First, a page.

Strike talks go on
Mayor apologises for lack of service delivery caused by labour unrest
AS THE strike by South African Municipal Workers’ Union members in the Enoch Mgijima Local Municipality (EMLM) enters its fourth week, the union has entered discussions with the ANC at regional level while executive mayor Lindiwe Gunuza-Nkwentsha has apologised for the interruption to service delivery.
Samwu members are demanding 10 months’ worth of back pay to workers after the municipality paid out for two months following a benchmarking exercise. A subsequent decision by the South African Local Government Bargaining Council went in favour of the workers, with the award made in June this year and with payment of the outstanding monies due by the end of July this year. The Rep reported (“Samwu draws strike battle lines”, August 11) that Samwu Chris Hani regional secretary Mongameli Mancam had indicated that the municipality would be made “ungovernable” if the matter was not resolved.
Samwu has also called for the removal of Gunuza-Nkwentsha and mayoral committee members Xoliswa Xelo and Zukiswa Rhalane.
The municipality indicated at the time that it was looking into the matter and called for calm and maturity from the workers and for them to refrain from participating in any illegal activities.
Mancam said this week that part of the reason the workers were on strike, was poor communication between the mayoral committee and management with the union and workers.
“This week we have been in meetings since Monday and they are scheduled to end today with the ANC Regional Working Committee (RWC). We are reasoning with them that it is their deployees who are the reason for instability and strikes. They did not pay the workers as per the arbitration agreement, when both the employer and employee signed that the employees would be paid in July.”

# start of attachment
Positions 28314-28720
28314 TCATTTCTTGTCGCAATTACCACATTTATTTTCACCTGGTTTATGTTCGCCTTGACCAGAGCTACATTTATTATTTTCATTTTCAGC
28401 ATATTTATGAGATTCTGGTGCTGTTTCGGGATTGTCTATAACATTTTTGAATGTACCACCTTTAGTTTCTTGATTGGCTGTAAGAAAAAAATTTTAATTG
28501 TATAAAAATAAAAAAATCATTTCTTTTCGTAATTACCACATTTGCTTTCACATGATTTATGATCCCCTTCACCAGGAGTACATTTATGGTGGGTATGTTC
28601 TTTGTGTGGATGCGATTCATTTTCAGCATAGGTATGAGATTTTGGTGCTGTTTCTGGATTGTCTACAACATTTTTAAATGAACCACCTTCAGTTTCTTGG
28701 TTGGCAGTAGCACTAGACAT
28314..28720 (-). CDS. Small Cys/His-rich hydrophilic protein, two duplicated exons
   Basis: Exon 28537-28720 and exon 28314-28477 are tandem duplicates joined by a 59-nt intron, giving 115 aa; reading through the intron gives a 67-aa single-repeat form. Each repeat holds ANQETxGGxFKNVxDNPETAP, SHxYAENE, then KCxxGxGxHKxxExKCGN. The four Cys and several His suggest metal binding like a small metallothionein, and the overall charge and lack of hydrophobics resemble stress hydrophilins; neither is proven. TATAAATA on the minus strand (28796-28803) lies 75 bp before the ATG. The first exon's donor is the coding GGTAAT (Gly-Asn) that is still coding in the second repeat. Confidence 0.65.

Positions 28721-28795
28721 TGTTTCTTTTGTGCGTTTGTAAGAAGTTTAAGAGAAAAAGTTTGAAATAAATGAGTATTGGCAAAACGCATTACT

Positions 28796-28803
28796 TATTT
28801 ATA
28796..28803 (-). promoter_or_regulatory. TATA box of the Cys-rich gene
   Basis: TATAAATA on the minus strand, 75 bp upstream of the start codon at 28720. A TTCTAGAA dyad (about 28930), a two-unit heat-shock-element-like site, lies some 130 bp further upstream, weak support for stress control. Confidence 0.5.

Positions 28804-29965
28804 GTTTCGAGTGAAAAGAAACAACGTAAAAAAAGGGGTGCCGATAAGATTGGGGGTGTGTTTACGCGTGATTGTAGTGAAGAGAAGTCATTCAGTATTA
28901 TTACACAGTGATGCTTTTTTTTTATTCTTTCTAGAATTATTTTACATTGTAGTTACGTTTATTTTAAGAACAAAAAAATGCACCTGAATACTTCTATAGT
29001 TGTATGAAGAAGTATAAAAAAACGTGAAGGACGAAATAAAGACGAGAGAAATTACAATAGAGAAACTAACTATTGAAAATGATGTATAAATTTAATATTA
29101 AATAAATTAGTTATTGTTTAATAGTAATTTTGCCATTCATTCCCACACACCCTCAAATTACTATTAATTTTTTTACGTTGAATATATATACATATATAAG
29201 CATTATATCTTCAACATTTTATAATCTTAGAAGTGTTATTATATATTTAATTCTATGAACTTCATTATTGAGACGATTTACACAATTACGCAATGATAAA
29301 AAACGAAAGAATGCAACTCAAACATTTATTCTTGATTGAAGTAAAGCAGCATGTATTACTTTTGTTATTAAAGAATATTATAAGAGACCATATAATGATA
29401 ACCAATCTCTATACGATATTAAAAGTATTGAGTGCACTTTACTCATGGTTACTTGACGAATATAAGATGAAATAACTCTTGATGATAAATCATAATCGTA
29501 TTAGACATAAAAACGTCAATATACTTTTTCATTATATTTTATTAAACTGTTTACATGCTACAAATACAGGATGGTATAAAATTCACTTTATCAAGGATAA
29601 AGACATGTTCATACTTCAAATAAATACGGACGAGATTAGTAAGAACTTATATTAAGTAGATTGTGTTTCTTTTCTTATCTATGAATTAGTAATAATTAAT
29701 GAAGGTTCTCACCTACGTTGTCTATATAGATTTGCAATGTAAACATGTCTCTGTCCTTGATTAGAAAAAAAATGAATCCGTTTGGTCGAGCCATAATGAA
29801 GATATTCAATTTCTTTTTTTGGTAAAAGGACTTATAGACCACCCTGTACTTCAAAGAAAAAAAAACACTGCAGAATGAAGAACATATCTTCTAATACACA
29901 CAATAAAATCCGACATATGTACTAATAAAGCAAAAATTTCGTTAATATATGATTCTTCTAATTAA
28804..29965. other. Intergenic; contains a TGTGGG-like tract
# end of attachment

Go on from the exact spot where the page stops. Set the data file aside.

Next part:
He said the municipality had admitted in media reports that they owed the workers the money, but yet had failed to commit to when it would be paid. He reiterated the call for the removal of the mayor and two mayoral committee members, saying there was a lack of political leadership in the municipality.
He said there had been a call for essential services workers to return to work, “but the apartheid strategy of divide and rule will not work”.
He said there was “no such essential services policy recognised on local or national level”.
“Concerning the ‘no work no pay’ principle – workers are used to that and we will not be swayed from the strike until our demands are met. The workers were provoked to go on an unprotected strike.
“The mayor is just dancing to the music of the DA, which is saying no work no pay.”
In a statement on Wednesday, Gunuza-Nkwentsha apologised to EMLM residents for the ongoing labour unrest which had halted service delivery.
“We are engaging all relevant stakeholders to find a lasting solution to bring back stability as soon as possible. We shall outline the measures of bringing about speedy service delivery on issues of refuse removal, electrical provisioning, general infrastructure maintenance and the implementation of the Service Delivery Budget Implementation Plan 2017-18.”
She said the municipality remained focused on moving forward to realising its vision and mission. Debriefing sessions to gain input from all stakeholders would be called to bring about stability.
She said it was hoped that the stalemate with the labour leadership would soon be resolved.
They did not pay the workers as per the arbitration agreement signed by both parties